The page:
They are going to need to revise the list for the most moronic action and PR gaffes in history.
You can forget last week’s Pepsi ad, Krispy Kreme’s KKK Wednesday, Tesco’s ‘psycho’ Halloween outfit, Samsung’s exploding phone and the Hoover free flights fiasco.
United (soon to be rebranded ‘Unseated’) Airlines have just scored the own goal of own goals by forcibly removing a doctor from an overbooked flight.
Obviously the Doc was asking for it – he’d paid for his seat and had boarded – somewhat unreasonably he didn’t want to give it up for one of United’s employees who hadn’t paid or boarded.
Someone at United took exception to the Doc’s disgraceful refusal and called on some beefy blokes to shift him.
This decision is up there with Napoleon’s belief that it would be a jolly good idea to march on Moscow in the middle of winter.
UA rapidly called in their well -oiled PR machine – did they offer the Doc and his family free flights for life, upgrades to first and universal lounge access or an abject apology?
Apparently not – someone thought it would be best to blame the unhelpful passenger and the Chief exec sent out an e-mail to all his staff –
United Airlines has blamed the “disruptive and belligerent” passenger who was dragged off an overbooked flight on Sunday. In an extraordinary email to the company, United’s CEO defended the decision to forcibly remove the paying customer, saying that staff were “left with no choice”.
Footage of the incident, which involved a man being violently dragged off a flight booked to Louisville, sparked outrage.
The passenger can be seen in videos bleeding and disorientated.
Oscar Munoz said in the email yesterday: “Treating our customers and each other with respect and dignity is at the core of who we are, and we must always remember this no matter how challenging the situation.”
He continued: “When we approached one of these passengers to explain apologetically that he was being denied boarding, he raised his voice and refused to comply with crew member instructions.
“He was approached a few more times after that in order to gain his compliance to come off the aircraft and each time he refused and became more and more disruptive and belligerent.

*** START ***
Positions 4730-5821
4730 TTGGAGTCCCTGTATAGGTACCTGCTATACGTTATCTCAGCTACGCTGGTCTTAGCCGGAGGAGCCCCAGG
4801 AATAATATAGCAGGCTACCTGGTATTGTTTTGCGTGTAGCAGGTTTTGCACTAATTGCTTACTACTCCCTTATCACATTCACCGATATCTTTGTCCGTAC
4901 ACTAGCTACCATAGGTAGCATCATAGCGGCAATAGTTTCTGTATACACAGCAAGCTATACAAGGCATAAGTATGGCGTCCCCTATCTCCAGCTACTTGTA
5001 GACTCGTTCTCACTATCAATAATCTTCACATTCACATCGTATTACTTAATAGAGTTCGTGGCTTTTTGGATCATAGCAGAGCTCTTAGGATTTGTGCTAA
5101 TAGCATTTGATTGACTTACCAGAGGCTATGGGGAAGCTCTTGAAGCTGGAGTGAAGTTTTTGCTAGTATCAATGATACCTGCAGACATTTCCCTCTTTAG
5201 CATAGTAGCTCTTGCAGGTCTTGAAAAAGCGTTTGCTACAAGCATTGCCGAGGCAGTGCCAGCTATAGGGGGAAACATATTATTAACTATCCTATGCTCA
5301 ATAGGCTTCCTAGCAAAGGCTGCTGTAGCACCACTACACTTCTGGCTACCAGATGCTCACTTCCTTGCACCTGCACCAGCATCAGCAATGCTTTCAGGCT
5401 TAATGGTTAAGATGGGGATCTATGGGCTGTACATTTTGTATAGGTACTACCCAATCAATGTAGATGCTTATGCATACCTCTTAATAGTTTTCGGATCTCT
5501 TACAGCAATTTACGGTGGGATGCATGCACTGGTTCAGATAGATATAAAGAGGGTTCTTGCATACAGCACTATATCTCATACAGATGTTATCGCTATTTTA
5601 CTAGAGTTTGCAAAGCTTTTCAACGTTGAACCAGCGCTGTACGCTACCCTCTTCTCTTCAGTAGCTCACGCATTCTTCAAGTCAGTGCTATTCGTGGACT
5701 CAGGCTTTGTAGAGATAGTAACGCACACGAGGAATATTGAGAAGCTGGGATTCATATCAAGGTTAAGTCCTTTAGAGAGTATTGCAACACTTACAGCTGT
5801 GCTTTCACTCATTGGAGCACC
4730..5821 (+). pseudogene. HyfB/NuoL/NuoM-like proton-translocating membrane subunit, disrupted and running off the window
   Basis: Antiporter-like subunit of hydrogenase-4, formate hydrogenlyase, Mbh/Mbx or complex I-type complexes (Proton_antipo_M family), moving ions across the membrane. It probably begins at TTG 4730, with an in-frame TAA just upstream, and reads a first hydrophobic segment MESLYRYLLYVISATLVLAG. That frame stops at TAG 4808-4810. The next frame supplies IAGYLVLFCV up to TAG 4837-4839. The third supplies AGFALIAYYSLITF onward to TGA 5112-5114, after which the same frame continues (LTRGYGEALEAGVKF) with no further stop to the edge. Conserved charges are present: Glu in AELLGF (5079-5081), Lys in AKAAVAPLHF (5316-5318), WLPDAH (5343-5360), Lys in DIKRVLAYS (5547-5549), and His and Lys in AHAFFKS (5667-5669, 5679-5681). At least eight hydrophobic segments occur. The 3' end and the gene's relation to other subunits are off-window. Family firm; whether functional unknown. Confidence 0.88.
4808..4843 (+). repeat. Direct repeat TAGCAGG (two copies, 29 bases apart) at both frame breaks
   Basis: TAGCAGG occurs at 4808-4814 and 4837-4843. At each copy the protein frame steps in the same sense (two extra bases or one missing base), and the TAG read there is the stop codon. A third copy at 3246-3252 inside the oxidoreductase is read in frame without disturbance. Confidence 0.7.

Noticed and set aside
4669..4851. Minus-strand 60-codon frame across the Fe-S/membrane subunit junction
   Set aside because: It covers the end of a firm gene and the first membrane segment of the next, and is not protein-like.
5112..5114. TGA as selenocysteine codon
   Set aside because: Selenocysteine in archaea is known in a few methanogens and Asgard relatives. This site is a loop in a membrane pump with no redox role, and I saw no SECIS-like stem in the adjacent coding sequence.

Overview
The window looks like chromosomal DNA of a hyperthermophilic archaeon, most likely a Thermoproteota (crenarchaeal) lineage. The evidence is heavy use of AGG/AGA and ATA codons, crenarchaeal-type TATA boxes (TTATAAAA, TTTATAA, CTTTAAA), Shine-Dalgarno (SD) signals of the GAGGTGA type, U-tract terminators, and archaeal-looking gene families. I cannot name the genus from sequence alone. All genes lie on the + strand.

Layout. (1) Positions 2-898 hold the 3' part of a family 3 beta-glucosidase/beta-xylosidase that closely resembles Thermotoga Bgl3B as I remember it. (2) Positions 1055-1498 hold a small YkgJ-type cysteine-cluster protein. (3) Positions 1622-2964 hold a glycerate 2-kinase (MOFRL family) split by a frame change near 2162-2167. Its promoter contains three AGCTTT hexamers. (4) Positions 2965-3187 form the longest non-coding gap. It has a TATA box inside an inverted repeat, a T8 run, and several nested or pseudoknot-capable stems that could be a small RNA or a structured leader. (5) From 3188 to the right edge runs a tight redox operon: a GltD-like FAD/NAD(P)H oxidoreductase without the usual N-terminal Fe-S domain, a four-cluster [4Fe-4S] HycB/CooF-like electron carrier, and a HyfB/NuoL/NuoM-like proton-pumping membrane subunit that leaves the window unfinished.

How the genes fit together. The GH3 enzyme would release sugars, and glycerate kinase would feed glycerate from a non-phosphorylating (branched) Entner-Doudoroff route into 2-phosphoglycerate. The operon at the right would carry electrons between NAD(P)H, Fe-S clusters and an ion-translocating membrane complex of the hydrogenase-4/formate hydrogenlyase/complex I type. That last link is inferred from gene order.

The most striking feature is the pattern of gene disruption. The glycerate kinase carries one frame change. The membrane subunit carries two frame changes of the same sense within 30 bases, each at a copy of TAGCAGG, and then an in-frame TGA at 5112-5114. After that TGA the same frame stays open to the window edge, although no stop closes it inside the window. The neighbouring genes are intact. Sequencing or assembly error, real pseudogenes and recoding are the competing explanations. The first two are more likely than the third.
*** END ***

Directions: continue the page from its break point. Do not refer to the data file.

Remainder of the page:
“Chicago Aviation Security officers were unable to gain his cooperation and physically removed him from the flight as he continued to resist – running back onto the aircraft in defiance of both our crew and security officials.”
Videos of the incident led to a Chicago Department of Aviation Security officer being placed on paid leave.
Not only is it a Pontius Pilate moment but it is factually wrong – not least because Doc was in his seat – so how was he ‘denied boarding’. He also failed to mention that the passenger was a doctor who had to be at his hospital the next day.
When the story and video went viral (soon to be) Untried Airlines saw almost a billion $ wiped off their share price.
Cue Oscar offering a grovelling apology that was diametrically opposed to the message in his e-mail –
Great line Oscar – “I apologise for having to re-accommodate these customers”
The first thing everyone in business should remember – you are not doing people a favour by serving them – they are doing you a favour by giving you their ‘custom’ – the clue is in the word mate!
Chief executive Oscar Munoz made another attempt at saying he was sorry. On Tuesday, he offered his “deepest apologies for what happened” and said the airline would conduct a review of its procedures and policies to be completed by April 30th.
“No one should ever be mistreated this way,” he said in a statement, calling the event “truly horrific”.
The chilling scene was turning into a public-relations disaster for United, whose fumbling response only served to demonstrate how a normally routine consumer interaction can expand into a brand-damaging event in a world of smartphones and Facebook.
If you fancy a new job there are likely be vacancies for a CEO, Operations bloke and an entire PR department sometime soon.
No experience necessary, obviously – we fly by the seat of our pants!